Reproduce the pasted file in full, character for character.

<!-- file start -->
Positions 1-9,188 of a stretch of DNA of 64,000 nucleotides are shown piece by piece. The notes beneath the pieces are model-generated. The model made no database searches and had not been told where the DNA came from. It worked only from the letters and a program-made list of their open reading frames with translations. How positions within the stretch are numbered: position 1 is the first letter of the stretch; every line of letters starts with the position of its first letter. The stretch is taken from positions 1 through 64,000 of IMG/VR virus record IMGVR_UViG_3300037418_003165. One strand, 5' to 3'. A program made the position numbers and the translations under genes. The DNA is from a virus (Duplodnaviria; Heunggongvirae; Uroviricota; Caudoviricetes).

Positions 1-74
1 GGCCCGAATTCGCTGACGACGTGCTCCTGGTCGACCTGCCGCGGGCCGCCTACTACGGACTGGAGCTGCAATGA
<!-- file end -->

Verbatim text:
Positions 1-9,188 of a stretch of DNA of 64,000 nucleotides are shown piece by piece. The notes beneath the pieces are model-generated. The model made no database searches and had not been told where the DNA came from. It worked only from the letters and a program-made list of their open reading frames with translations. How positions within the stretch are numbered: position 1 is the first letter of the stretch; every line of letters starts with the position of its first letter. The stretch is taken from positions 1 through 64,000 of IMG/VR virus record IMGVR_UViG_3300037418_003165. One strand, 5' to 3'. A program made the position numbers and the translations under genes. The DNA is from a virus (Duplodnaviria; Heunggongvirae; Uroviricota; Caudoviricetes).

Positions 1-74
1 GGCCCGAATTCGCTGACGACGTGCTCCTGGTCGACCTGCCGCGGGCCGCCTACTACGGACTGGAGCTGCAATGA